Fred and Mary Kay Wiesehan of Mari de Villa.

Fred and Mary Kay Wiesehan of Mari de Villa.

By Sarah Crowder

The 20-plus acre Mari de Villa campus is bustling with change. Currently three years into a four-year renovation plan, a new batch of upgrades at the retirement community will be finished soon—and just in time for more expansion to begin.

“Mari de Villa opened in March 1960; and here it is, October 2013—in 53 years, we've seen a lot of changes, and we have tried to adapt to what our guests would like to see,” says Mari de Villa president Fred Wiesehan. “The purpose of us being here is to enhance the lives of our guests. It takes constant change; that’s what we embarked on four years ago, and that’s what we’re going to do.”

Most recently, this expansion has included the soon-to-be-completed updated living rooms in Mari de Villa’s Villa East. Wiesehan says the newly expanded spaces will feature a floor-to-ceiling glass wall overlooking the courtyard and manicured gardens, as well as a patio for outdoor seating. And they will be ready in the nick of time, as Wiesehan notes “all of the holidays are well-received and well-attended throughout Mari de Villa,” and the Villa East upgrades will be finished before Thanksgiving.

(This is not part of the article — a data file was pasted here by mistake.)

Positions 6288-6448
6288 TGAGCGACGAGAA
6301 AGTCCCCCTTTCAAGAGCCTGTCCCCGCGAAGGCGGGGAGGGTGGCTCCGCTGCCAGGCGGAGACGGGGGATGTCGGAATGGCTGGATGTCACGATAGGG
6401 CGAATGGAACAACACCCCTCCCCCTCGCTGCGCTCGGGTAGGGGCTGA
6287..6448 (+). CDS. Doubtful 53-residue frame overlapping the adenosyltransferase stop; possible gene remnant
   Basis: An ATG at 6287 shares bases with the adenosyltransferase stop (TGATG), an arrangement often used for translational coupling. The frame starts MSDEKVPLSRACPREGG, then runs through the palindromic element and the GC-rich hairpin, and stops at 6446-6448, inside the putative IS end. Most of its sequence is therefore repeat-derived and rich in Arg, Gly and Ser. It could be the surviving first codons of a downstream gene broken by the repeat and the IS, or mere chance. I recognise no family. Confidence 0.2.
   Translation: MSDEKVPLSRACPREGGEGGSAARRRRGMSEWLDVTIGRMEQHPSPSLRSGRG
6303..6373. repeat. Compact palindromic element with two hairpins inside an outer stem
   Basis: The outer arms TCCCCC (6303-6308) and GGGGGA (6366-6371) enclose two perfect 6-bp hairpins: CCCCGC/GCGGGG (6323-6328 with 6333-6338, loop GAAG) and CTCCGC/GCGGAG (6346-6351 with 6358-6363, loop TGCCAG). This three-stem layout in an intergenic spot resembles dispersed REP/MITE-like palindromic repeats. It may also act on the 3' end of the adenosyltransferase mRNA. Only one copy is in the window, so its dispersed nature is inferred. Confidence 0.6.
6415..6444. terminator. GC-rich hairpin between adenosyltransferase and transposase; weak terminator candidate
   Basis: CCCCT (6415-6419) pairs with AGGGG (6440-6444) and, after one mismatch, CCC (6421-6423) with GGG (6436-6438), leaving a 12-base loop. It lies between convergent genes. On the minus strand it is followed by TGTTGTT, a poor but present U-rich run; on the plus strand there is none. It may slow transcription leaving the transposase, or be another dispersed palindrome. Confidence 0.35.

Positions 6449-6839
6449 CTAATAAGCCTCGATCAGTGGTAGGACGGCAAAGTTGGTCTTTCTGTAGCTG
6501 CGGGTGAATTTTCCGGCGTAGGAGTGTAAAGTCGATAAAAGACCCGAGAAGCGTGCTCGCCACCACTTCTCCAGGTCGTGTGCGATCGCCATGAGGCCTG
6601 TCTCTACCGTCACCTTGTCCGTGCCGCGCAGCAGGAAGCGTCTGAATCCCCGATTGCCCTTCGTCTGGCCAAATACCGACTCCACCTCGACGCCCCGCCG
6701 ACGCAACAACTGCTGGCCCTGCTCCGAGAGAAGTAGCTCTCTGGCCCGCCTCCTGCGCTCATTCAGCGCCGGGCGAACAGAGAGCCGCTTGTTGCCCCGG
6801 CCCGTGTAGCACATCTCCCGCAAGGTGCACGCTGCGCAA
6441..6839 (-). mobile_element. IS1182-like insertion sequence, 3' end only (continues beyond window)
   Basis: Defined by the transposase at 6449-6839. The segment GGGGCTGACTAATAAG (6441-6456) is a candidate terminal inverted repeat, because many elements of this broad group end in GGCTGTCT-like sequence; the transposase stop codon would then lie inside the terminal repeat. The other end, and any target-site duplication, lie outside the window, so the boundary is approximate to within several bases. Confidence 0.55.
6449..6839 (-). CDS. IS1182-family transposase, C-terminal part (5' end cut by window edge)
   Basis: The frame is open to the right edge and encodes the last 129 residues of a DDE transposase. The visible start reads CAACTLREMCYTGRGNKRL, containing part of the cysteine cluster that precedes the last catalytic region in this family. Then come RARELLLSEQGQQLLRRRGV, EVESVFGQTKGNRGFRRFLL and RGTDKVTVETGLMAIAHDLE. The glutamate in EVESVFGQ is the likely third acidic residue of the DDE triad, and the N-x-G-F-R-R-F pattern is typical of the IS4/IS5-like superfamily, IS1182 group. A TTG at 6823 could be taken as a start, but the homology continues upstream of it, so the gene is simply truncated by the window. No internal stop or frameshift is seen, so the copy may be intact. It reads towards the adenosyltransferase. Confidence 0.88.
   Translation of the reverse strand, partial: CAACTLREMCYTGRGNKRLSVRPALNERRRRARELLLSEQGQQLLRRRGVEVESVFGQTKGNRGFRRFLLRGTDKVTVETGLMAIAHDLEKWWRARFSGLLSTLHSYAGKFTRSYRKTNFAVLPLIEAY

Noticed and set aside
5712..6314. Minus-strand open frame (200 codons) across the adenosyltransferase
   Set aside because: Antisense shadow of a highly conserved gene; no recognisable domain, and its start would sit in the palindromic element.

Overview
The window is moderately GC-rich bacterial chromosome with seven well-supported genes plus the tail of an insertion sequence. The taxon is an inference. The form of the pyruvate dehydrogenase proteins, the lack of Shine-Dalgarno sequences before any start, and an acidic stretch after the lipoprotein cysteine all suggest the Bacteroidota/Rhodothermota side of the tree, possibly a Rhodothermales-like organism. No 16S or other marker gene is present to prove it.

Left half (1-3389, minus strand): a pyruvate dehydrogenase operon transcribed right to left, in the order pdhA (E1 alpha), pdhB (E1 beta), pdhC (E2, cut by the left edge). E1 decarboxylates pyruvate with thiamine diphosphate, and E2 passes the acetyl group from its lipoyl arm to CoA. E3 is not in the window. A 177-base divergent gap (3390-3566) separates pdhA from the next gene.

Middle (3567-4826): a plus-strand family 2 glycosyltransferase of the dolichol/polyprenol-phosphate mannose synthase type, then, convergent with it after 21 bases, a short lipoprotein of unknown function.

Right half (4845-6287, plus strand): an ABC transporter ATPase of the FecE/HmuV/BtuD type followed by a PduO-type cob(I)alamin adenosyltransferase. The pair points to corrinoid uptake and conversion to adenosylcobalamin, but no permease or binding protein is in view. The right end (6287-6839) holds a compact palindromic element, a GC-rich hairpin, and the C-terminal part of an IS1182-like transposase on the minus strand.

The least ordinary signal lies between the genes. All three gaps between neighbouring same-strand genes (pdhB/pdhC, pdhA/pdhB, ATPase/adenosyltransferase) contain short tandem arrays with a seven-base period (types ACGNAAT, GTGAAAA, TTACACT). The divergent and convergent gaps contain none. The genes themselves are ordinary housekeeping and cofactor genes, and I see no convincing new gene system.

Communal spaces aren't the only areas receiving a makeover. “All of our accommodations are private rooms and/or suites,” Wiesehan explains. “We are enhancing those private rooms by remodeling them, and adding private terraces with French doors.”

Previous expansions through this four-year plan included The Terraces at Mari de Villa, a neighborhood made for guests with Alzheimer’s; and The Waterford Wing, which houses the therapy program. “We have guests ranging from 72 to 100-plus years of age who want to get better. What could be more motivating than to have this physical therapy department overlooking the lake? We have guests who absolutely enjoy going to therapy,” Wiesehan says.

Despite the completion of Villa East on the horizon, Mari de Villa won’t be bidding a final farewell to construction equipment just yet. Wiesehan says there are plans for an additional assisted living complex that will offer even larger private accommodations.

During playoff season, don't be surprised to find Wiesehan and his wife, Mary Kay, involved in a friendly game of catch—maybe even with Mari de Villa board member (and baseball great) Red Schoendienst and other members of the community. The Wiesehans, as well as founder Georgana Linneman, live on the campus, meaning they are actively involved in not just the updates, but the day-to-day activities. The excitement for the Cardinals in the post-season isn't the only enthusiasm buzzing around the campus, as Wiesehan says the community's latest projects are creating quite a thrill. “The thought through the whole thing is we are always adapting to meet the needs of our guests.” And that's something to be excited about! 

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